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These guys have made a million-euro company from your office 'last man standing' comps

The Irish company which runs the competitions in offices across the nation is barely a year old

Dan Holden and Graham Carrick, founders of runlastman.com
Dan Holden and Graham Carrick, founders of runlastman.com

FOR MANY SPORTS lovers, the last-man-standing competition is a workplace staple, a quick diversion to get you through the day-to-day tedium of office life.

For the owners and operators of Runlastman.com, it’s a gift that keeps on giving.

The Dublin-based startup was established in November 2013 – barely a year has passed and the company has gained a foothold in the UK (which now matches the Irish side of the business in scale) and has just secured €120,000 in funding from three angel investors (private investors as opposed to venture capitalists).

This investment values the company at €1.1 million – not bad for a quick year’s work.

Alan Brogan (image2) pictured at the launch of RunLastMan.com Alan Brogan, pictured at the site's launch in November 2013

Speaking to TheJournal.ie, founder and CEO Graham Carrick reckons the only way is up.

“Well, getting the investment was absolutely key, we’d basically bootstrapped [self-funded] the enterprise until last June, but with the UK gambling licence coming through [the site couldn't operate there without a licence] it was time to escalate things,” he says.
Runlastman.com wasn’t eligible for the likes of Enterprise Ireland as fundamentally it’s a gambling website, meaning that any investment had to be both private and privately sourced.

The three investors in question, they took note of the €130,000 that went through the site last year and liked what they saw.

The site has over 13,000 registered players, with over UK 330 clubs and charities signing up since its launch there last June.

Now that we’re seeing real traction in the UK the next step is to get our iOS and Android apps up and running.
We’ve a host of new product ideas, all sports-based, so from here the sky’s the limit really.

Carrick and co-founders Daniel Holden and Ronan Ryan, who recently upped their staff numbers to seven, got the idea for the niche startup from three lifetimes of involvement with sports clubs and fundraisers.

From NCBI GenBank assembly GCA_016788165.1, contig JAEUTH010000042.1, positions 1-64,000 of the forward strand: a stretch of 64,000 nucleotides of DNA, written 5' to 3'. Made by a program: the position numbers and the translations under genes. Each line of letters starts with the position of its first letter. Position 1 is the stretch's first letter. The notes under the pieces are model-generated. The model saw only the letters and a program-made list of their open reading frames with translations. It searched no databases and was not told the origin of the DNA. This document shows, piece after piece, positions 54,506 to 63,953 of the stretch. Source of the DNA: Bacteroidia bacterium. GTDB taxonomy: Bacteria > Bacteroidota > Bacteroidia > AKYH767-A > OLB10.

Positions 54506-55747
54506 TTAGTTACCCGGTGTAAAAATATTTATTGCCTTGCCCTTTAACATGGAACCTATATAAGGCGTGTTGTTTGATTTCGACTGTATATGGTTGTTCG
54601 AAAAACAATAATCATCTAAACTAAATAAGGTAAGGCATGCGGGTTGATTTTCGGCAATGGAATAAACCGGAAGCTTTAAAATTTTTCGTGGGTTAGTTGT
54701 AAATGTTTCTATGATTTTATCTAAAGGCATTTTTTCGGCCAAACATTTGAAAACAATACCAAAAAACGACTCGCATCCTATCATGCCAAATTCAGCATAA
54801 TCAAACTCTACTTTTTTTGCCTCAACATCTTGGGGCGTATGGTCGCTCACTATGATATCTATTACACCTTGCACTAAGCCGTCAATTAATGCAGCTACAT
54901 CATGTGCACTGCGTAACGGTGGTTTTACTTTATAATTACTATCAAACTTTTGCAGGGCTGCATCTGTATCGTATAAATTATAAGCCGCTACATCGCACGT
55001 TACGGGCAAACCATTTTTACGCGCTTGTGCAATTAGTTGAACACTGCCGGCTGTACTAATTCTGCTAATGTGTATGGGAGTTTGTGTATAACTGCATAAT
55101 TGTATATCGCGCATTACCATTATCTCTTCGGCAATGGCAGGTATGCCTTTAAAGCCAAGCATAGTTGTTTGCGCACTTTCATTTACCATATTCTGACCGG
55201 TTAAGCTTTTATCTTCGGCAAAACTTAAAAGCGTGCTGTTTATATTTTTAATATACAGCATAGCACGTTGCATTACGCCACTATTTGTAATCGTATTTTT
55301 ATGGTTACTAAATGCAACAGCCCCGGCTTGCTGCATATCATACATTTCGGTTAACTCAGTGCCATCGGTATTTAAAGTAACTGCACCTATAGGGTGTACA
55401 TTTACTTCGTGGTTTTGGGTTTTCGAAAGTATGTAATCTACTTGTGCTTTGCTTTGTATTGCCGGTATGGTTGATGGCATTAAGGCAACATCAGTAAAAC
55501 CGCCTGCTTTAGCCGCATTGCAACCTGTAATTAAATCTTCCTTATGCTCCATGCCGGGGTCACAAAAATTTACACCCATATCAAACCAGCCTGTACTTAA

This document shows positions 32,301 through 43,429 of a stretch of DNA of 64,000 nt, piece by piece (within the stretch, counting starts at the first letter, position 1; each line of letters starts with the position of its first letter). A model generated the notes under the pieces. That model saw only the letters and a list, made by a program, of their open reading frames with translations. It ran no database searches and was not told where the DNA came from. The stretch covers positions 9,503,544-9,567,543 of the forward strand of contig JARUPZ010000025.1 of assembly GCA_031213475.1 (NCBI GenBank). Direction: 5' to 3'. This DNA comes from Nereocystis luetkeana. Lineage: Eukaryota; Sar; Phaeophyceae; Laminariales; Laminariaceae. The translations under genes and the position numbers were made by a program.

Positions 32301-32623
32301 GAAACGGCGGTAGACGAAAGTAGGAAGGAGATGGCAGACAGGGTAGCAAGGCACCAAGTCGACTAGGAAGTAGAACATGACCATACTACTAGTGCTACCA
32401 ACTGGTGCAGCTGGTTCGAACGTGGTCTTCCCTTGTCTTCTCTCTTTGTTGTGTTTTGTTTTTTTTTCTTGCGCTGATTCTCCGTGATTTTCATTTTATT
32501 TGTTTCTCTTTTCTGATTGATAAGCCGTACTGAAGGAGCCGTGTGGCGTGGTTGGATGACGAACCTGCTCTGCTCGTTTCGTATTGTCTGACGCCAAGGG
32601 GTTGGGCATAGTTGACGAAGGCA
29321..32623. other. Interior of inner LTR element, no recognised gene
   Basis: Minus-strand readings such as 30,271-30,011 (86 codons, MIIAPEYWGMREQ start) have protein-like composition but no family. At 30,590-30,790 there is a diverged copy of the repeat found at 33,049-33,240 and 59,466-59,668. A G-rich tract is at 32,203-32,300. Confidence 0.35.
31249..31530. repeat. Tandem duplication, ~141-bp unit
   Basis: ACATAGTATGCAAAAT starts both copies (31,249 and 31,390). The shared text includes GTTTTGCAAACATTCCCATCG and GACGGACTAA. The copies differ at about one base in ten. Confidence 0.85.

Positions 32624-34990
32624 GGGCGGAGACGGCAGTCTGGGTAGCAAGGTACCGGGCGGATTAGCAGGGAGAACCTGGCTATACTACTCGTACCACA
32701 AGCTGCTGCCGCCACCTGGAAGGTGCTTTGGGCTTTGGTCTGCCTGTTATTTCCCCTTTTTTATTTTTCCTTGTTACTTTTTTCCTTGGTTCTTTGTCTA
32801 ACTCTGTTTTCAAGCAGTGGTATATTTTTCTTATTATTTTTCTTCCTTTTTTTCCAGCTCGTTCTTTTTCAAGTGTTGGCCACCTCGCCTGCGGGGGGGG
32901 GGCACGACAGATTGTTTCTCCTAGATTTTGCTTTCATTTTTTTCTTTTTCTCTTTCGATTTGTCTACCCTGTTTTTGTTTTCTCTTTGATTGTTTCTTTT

We’d all have been involved in last man standing fundraisers, it’s been going on in Ireland for years and is very well known, not least because Paddy Power promote it.
But the drives we were involved with were really poorly organised, you’d have 20 man hours of work for €500 raised. We looked at that and said let’s do it better.

Carrick’s previous involved working for Accenture which is where most of his tech know-how came from. He says the UK is where the immediate push needs to happen.

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last man youtube Filming for a YouTube video at Runlastman's Sandyford base

“Well, getting the UK licence was not easy – it costs €30,000 and there’s no guarantee they’ll give it to you (only 40% of applicants make the cut). And it took seven months – we got it just before the World Cup kicked off,” he agrees.

But it’s also where the growth potential is.  They’re not familiar with the concept of last man standing the way we are – apart from cricket clubs for some reason!
Now it’s a case of guiding the British soccer and rugby clubs through what we do and how we do it – they may not be familiar with it, but they soon will be.

So where to next for these enterprising souls? Carrick’s enthusiasm is infectious.

“We’ve new games coming up, particularly a golf-pick which we’ll have ready for the first Major in April (the Masters),” he says.

That involves picking three golfers with odds greater than 100/1 at the beginning and all three have to make the cut.
Having secured the investment we have though, we’ll take stock for a few months and then see what capital we’d need to go further overseas, to the likes of Australia maybe.
We know the model works, now it’s a case of where it can take us.


Read: What I Learned: Saving expats a small fortune wiring their cash back home

Read: How ‘Irish Mammy Syndrome’ is stopping young entrepreneurs

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